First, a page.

This is totally going to sound like junkie-speak here, but I can stop at will. I’ve done it before. When I was using crack cocaine–a habit so profound that it lost me my job, my home and forced me into prostitution–when I finally quit, I just quit. I just stopped doing it one day and didn’t do it again. No rehab. No support groups. Nothing. I just made up my mind to stop and did. I didn’t touch hard drugs again for almost two decades before I relapsed.
Aha! She would say, but you relapsed! Yes, but it was my choice to relapse, not a disease. I made that choice at yet another time in my life when I didn’t give any fucks whether I lived or died. It had fuckall to do with addiction itself.
Unlike most junkies, including Male, I can stop myself from abusing. The only times in my life when I’ve been a bona fide addict were because I did not care at all whether I died. That is the crux of the issue. I can choose not be an addict as long as I have a desire to live. Addiction is always a symptom of a larger issue for me and not the problem itself. It is effect, not cause. I call addiction a form of passive suicide. It is an out. It is just one possible way to stop living by passively letting the chips fall where they may.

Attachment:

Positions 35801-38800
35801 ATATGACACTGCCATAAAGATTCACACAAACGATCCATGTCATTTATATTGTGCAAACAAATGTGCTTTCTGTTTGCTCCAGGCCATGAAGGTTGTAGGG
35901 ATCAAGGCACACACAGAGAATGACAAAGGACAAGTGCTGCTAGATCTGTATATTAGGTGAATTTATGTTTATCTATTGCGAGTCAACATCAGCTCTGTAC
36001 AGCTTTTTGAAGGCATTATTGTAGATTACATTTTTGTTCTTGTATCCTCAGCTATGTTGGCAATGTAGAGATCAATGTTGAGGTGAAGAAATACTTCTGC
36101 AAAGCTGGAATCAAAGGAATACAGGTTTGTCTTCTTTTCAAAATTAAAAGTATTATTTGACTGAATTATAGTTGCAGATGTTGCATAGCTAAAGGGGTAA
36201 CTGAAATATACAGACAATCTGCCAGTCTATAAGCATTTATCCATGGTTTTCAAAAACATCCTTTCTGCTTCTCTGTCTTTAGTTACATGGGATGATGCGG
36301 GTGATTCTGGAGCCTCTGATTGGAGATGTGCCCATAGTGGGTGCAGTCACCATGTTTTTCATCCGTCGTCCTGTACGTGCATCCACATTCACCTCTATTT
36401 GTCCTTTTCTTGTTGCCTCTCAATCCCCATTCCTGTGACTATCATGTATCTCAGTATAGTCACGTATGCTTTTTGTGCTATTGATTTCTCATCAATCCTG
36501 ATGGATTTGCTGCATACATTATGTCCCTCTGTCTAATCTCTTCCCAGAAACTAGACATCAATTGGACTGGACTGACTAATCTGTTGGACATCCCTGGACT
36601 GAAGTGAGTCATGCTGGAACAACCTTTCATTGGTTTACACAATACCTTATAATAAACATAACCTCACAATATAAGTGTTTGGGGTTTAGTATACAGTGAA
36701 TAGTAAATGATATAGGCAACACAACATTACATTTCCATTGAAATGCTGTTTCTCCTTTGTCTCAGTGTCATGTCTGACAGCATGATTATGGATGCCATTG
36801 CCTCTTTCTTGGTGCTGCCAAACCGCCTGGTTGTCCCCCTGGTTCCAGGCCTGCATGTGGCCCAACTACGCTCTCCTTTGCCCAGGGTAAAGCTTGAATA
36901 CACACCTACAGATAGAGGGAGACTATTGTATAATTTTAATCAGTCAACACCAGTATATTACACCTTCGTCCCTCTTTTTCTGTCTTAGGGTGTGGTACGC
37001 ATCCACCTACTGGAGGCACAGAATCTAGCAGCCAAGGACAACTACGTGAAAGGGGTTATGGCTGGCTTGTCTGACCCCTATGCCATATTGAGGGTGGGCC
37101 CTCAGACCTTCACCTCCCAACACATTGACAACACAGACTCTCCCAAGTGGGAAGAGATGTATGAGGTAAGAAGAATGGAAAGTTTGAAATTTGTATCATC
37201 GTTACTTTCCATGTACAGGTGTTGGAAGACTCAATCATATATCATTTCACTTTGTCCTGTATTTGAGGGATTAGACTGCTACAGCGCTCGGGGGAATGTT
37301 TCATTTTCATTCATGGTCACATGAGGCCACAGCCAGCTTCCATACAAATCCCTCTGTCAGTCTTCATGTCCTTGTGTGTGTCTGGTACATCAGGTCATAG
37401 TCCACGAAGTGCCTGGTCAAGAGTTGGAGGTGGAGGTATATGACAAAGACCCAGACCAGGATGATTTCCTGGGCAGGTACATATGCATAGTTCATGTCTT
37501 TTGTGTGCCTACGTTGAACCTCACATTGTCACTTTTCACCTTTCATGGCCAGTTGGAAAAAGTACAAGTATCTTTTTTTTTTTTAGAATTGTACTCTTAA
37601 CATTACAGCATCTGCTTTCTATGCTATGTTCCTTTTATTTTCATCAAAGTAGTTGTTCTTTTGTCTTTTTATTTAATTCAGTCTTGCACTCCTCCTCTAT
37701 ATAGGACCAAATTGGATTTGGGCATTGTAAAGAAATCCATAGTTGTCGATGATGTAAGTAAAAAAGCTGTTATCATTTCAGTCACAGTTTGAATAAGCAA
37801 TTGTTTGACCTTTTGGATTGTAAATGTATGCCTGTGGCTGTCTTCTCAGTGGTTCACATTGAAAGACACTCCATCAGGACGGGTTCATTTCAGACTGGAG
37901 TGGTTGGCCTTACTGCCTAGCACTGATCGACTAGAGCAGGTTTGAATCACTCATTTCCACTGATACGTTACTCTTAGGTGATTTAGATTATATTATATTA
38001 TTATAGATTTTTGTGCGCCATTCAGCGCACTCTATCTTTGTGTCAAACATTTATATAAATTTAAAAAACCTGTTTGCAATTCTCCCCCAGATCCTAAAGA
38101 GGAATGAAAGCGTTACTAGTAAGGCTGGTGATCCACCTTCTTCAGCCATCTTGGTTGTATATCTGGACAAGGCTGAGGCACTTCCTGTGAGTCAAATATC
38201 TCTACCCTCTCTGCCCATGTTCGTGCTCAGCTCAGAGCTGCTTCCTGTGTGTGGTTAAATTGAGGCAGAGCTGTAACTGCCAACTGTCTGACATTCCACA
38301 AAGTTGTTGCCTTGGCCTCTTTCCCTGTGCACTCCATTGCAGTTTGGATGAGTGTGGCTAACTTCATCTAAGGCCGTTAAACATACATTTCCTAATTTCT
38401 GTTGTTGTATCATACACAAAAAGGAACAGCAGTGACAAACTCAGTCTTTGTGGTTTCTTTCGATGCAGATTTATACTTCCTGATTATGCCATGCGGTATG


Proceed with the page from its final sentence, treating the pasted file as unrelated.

And again, this sounds like junkie-speak, but I’m not an addict. Addiction was and still is in my control. I am powerless over a lot of things, but not over addiction. My addiction is a choice. Do I want to die or do I want to live? Addiction is dying. Living is not. As long as I have a desire to live, I’m not an addict. It’s really that simple for me.
I can stop myself, but I have to want to stop myself. If there ever comes another time when I don’t care about living, I could easily fall right back into being an addict.